Theatre Lab Announces BlackList: A Celebration of African American Voice


TheatreLAB Announces BlackList, a Celebration of the African American Voice

Richmond, VA: TheatreLAB is proud to introduce their newest program, BlackList. Conceived by TheatreLAB CompanyArtist, Mary Shaw, and co-created by local theatre favorite, Carolyn Meade, BlackList celebrates the African American voice. By spotlighting the individual works of an influential artist, BlackList will shed light on the stories of those who have been otherwise cast in the dark. BlackList is a platform for communication about African American Artistry and its place in our shared American experience. For the inaugural celebration, BlackList will showcase August Wilson alongside the 10-year anniversary of his death.

august wilsonBlackList: August Wilson will consist of scenes and monologues from each play in his American magnum opus, The Century Cycle. The event will take place on October 18th at 7pm at TheatreLAB’s home, The Basement. The evening’s proceeds will fund a scholarship for a current or college-bound African American theatre student. Details for the scholarship application are forthcoming. Tickets are $15 for adults and $5 for students and are available at today. Seating is limited.


maryFrom TheatreLAB CompanyArtist and BlackList Creator, Mary Shaw:As a CompanyArtist with TheatreLAB, I have been afforded the opportunity to not just feel free to create, but to have a support system that recognizes that no dream needs to be deferred. BlackList: August Wilson is more than just a showcase of the works of this great American playwright, but an opportunity for African American artists to show Richmond that we are also a part of this shared American experience.”


BlackList co-creator, Carolyn Meade adds: “This flagship event will employ Wilson’s skill for enlightenment through exposure and juxtaposition. Each piece from his American Century Cycle will be ushered by the music of another, often under-appreciated artist. Attendees will walk away with knowledge of artists that celebrate the black experience, as well as outlets to explore them. The event bears further fruit, as all proceeds are purposed to providing at least one outstanding African American student with a scholarship to pursue higher education in the theatre arts.”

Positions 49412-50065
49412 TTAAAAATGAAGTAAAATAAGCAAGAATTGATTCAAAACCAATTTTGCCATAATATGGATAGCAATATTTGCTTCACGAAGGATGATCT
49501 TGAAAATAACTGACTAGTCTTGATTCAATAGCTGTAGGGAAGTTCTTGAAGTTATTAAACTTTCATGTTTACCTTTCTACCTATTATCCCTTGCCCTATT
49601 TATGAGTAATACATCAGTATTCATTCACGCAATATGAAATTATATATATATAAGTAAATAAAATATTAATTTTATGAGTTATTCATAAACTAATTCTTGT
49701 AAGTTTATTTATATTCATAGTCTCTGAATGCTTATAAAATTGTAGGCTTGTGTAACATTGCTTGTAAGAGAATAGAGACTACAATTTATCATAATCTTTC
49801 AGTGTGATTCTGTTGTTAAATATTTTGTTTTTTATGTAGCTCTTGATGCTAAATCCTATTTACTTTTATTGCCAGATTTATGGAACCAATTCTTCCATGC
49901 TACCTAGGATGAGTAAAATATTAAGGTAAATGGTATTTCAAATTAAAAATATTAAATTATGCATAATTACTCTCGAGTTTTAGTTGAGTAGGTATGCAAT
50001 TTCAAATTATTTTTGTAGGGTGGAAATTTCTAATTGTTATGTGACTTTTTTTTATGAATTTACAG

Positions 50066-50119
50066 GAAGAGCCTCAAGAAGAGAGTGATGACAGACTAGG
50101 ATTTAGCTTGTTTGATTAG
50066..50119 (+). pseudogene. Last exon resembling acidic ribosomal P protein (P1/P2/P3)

carolyn meade

Carolyn Meade, Blacklist co-Creator

As part of this celebration, on October 17th, TheatreLAB welcomes their #weRVA Community Partner, The Conciliation Project, to host a workshop (10am-Noon; STORYTELLING: an oral tradition) and panel discussion, (1pm-3pm; “The Ground on Which I Stand: the Black Aesthetic”) led by Dr. Tawnya Pettiford-Wates. Honoring the exquisite storytelling of the dramatist August Wilson in a workshop where we share stories from an African American cultural tradition. Participants will then be given some tools to develop their own stories, narrative monologues, or contemporary parables in a workshop format and then have the opportunity to share as inspired. Admission for the workshop is a $10 suggested donation, while the lunchtime panel will be free to the public.

 TheatreLAB’s Director of Community Outreach, Heather Falks adds: “TheatreLAB is dedicated to using the theatre arts to initiate conversation by connecting with our community. The #weRVA initiative provides an opportunity for artists and patrons alike to engage in respectful discourse and learn from one another. With our newest program, BlackList, TheatreLAB is committed to providing a safe space to delve into the history and current state of American Theatre and the role of African American artists.”

The Conciliation Project’s Artistic Director, Dr. Tawnya Pettiford-Wates adds: “TheatreLAB’s commitment to community engagement and inclusion has now been demonstrated in the creation of BlackList as a part of the company’s ongoing programming. Richmond has a very deep and complex racial history. It is a city where there is a large African American population and yet when one visits most of the local theaters and arts venues in town, you would think the demographics of this city has very few Black citizens. It is not that the African American community has little interest in the arts or artistic endeavors, no. It has more to do with the work being presented and those who are engaged in its presentation. There has not been a real effort made to embrace and include artistic offerings that speak to the communities of color that make up and surround RVA. Connection to cultural location and one’s origins contribute immeasurably to the ability one has to embrace the arts and artistic expression. I applaud this new endeavor and hope that other arts organizations see it as an example to be followed in the future.”

All press and interview requests should be directed to Artistic Director, Deejay Gray (; to sign up for the workshop on October 17th, email Director of Community Outreach, Heather Falks ( For more information about the rest of TheatreLAB’s productions and programming, visit


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